Homes for wellbeing
The Housing Board works with partners to ensure homes and services support better health and wellbeing for all our residents. Housing availability, affordability, design, management, use and maintenance have a major impact on health and wellbeing. Decent homes support resident health by reducing cold damp homes and avoiding overcrowding; also by making sure the home enables a person to live the best life possible for example being suitable for a wheelchair and avoiding slips, trips and falls within the home.
In December 2022 the Cambridgeshire & Peterborough Health and Wellbeing and Integrated Care Strategy was published. You can find it using this link.
The Strategy includes a priority to reduce poverty through better employment, skills and housing. To do this, the strategy works to:
- Reduce relative poverty, for example the proportion of children living in relative poverty.
- Deliver improved quality and availability of housing that meets health and wellbeing needs, for example increasing the supply of affordable housing for key workers and the proportion of local people in safe and secure accommodation.
- Achieve improved employment opportunities and outcomes, for example through better jobs and employability skills provision.
The strategy is supported by an action plan, which provides more detail on how this work will happen, in co-operation with a range of partners. The action plan was agreed by the Housing Board and by the Health and Wellbeing Board. The housing actions agreed for 2023/24 are:
- Deliverable 1: Establish a delivery vehicle / group for years 2023/25
- Deliverable 2: Deliver new homes to meet health and wellbeing need:
- Increase the supply of more affordable housing including addressing needs of key workers across Cambridgeshire and Peterborough.
- Ensure the design and layout of new homes enable people, especially children, to live with personal privacy and be able to play, learn and rest.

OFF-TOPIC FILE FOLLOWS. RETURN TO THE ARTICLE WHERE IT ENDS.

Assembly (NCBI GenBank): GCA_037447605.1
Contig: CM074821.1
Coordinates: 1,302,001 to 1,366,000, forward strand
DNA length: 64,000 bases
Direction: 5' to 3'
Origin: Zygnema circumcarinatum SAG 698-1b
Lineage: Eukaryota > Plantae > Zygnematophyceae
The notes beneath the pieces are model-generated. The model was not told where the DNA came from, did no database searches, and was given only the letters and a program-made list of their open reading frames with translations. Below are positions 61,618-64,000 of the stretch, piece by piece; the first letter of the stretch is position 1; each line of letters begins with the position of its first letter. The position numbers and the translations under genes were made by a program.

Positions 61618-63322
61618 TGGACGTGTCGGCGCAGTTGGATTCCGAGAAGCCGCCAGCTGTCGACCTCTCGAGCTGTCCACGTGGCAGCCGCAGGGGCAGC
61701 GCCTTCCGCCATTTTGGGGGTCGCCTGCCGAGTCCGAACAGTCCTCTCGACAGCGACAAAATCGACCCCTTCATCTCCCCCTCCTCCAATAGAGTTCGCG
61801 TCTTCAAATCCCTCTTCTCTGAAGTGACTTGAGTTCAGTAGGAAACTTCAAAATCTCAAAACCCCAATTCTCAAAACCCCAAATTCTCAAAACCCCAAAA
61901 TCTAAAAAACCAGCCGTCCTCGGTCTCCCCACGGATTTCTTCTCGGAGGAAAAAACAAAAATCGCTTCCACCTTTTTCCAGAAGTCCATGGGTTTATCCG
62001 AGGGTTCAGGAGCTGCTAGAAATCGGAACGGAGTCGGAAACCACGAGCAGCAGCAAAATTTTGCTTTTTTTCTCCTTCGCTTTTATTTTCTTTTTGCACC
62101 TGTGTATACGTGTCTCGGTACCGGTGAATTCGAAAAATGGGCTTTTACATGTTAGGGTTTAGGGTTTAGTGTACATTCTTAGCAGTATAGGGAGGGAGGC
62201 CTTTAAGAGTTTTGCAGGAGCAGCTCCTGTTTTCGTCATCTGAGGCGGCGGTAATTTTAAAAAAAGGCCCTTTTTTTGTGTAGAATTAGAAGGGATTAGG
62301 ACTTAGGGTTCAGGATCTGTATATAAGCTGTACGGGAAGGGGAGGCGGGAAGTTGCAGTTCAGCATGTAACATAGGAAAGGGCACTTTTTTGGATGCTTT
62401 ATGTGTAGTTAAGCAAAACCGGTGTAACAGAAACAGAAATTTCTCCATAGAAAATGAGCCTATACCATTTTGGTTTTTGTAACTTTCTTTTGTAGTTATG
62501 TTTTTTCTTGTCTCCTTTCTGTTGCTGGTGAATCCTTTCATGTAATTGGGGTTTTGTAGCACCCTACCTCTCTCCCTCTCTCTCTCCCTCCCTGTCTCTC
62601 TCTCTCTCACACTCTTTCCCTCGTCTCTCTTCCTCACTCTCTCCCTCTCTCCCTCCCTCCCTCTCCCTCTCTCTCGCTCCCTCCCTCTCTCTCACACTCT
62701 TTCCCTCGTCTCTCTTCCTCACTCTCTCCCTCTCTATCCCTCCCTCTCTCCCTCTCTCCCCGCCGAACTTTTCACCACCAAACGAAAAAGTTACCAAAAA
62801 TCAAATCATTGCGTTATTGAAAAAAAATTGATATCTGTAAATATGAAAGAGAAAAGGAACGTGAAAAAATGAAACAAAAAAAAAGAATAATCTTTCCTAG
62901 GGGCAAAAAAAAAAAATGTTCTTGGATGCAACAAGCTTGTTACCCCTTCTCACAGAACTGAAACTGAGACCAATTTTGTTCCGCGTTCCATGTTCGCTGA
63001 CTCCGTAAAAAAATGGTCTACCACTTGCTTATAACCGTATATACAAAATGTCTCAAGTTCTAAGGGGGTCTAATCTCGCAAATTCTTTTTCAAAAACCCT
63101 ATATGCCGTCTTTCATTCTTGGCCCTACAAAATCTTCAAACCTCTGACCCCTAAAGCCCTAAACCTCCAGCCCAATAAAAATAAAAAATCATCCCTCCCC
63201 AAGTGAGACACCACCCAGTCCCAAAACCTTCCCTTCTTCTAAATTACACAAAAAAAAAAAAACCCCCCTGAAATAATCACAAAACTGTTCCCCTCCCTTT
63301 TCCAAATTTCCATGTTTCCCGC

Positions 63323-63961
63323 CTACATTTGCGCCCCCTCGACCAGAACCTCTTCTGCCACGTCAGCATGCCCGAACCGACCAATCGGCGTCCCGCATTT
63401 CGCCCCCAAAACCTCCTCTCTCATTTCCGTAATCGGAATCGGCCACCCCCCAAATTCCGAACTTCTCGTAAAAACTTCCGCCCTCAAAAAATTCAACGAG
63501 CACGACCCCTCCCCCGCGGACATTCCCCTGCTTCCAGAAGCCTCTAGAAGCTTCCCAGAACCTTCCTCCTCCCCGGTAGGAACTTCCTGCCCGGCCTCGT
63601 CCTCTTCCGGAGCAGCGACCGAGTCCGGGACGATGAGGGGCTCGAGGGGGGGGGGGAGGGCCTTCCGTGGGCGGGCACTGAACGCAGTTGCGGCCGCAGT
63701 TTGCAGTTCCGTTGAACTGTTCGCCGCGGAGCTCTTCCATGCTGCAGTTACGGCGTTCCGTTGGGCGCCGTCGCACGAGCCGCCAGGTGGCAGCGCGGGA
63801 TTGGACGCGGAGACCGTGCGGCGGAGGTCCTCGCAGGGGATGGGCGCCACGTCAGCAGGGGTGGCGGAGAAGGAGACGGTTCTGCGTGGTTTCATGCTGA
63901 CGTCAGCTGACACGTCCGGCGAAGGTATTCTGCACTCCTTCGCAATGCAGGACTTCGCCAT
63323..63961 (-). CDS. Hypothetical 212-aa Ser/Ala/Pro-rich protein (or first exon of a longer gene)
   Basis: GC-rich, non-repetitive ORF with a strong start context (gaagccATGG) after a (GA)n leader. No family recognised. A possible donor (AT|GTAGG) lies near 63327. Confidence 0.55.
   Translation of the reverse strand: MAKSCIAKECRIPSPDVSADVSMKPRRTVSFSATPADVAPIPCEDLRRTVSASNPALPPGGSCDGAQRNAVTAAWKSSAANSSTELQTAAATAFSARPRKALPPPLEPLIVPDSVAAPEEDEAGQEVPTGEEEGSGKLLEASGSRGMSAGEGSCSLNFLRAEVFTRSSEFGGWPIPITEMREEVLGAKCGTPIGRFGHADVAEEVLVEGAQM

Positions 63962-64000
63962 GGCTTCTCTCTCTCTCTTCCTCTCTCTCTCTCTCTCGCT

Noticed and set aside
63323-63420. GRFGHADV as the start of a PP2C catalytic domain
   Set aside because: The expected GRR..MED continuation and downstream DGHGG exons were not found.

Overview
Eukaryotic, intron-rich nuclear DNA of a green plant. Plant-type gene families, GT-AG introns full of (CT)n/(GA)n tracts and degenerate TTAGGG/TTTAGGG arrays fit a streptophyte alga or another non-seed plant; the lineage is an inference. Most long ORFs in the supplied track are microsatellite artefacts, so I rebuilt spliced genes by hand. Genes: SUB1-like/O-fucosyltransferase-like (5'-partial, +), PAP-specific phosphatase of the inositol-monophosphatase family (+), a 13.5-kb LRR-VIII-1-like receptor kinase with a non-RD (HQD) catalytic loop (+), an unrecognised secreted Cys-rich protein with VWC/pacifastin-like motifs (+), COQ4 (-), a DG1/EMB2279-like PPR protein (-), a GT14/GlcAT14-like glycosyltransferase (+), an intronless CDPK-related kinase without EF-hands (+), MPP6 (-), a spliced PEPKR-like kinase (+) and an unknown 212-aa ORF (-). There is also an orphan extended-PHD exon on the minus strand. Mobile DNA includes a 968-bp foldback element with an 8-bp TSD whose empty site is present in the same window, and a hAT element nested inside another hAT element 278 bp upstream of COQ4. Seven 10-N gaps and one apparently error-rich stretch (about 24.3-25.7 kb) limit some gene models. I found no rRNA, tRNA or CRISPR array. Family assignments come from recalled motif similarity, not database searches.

- Increase the number of homes which provide for specialist housing need.
- Increase the availability of assistive technology in new homes & communities.
- Deliverable 3: Improve quality of housing to enable health and wellbeing resilience:
- Increase the identification and improvement of homes in poor condition across all tenures, especially for vulnerable groups such as children with asthma.
- Reduce housing related delayed transfers of care.
- Increase thermal comfort in homes, reducing excess winter and summer deaths.
- Improve quality of houses of multiple occupation.
- Deliverable 4: Increase the proportion of residents in safe and secure housing:
- Increase prevention of homelessness by increasing early referrals by all partners into homelessness prevention teams.
- Improve access to health and wider services for those that are homeless, especially rough sleepers.
- Deliverable 5: Support mental health at home (for new and existing homes):
- Increase the supply of homes suitable for the ageing population including dementia-friendly homes.
- Support people out of hoarding, improving their life chances and reducing risk of death due to fire and other risks for them, their neighbours and their visitors.
The local picture
What data do we have and use to analyse the links between homes and well being across our housing market area?
- ICS housing needs survey – link – published xxx (not yet) by Cambridgeshire & Peterborough ICB/ICS
- Older peoples profiles – link – published in 2023 by Cambridgeshire County Council
- Diamond Housing Affordability Analysis 2023 – link – published July 2023 by The Housing Board for Cambridgeshire, Peterborough & West Suffolk
- Housing needs of specific groups – link – published by G.L Hearn, 2020 to 2040
- Older people’s housing, care and support needs in Greater Cambridge 2017-2036 is available to download here. The Housing for Older People Supply Recommendations tool is available using this link HOPSR-tool. Upon opening the file, please ‘enable macros’ and select one of the four options in the boxes.
- Savill’s key worker housing needs analysis for CUH (Addenbrooke’s) – link – published xxx by …
- Joint strategic needs assessments
- 2016 new development JSNA New Housing Development and the Built Environment
- 2013 housing & health JSNA Housing and Health Joint Strategic Needs Assessment
- You can find all the area’s JSNAs on this page.
- Gypsy and Traveller Accommodation Needs Assessment – link – published 2016 by ORS
- Fuel Poverty atlas here
- Age of housing across our area to help identify solid walls, which in turn can affect the thermal efficiency of the home. This open data story starts to set out the available data.
The duty to refer
Many public agencies now have a legal duty to refer someone who is homeless, or may become homeless, to a homelessness team. This is call the the Duty to Refer. We are creating notes on the duty, to help partners in local referring agencies find a quick link to each housing team who accept the referrals.
Our first note focuses on partners in the main local hospitals: How to get help if someone preparing to leave hospital is homeless.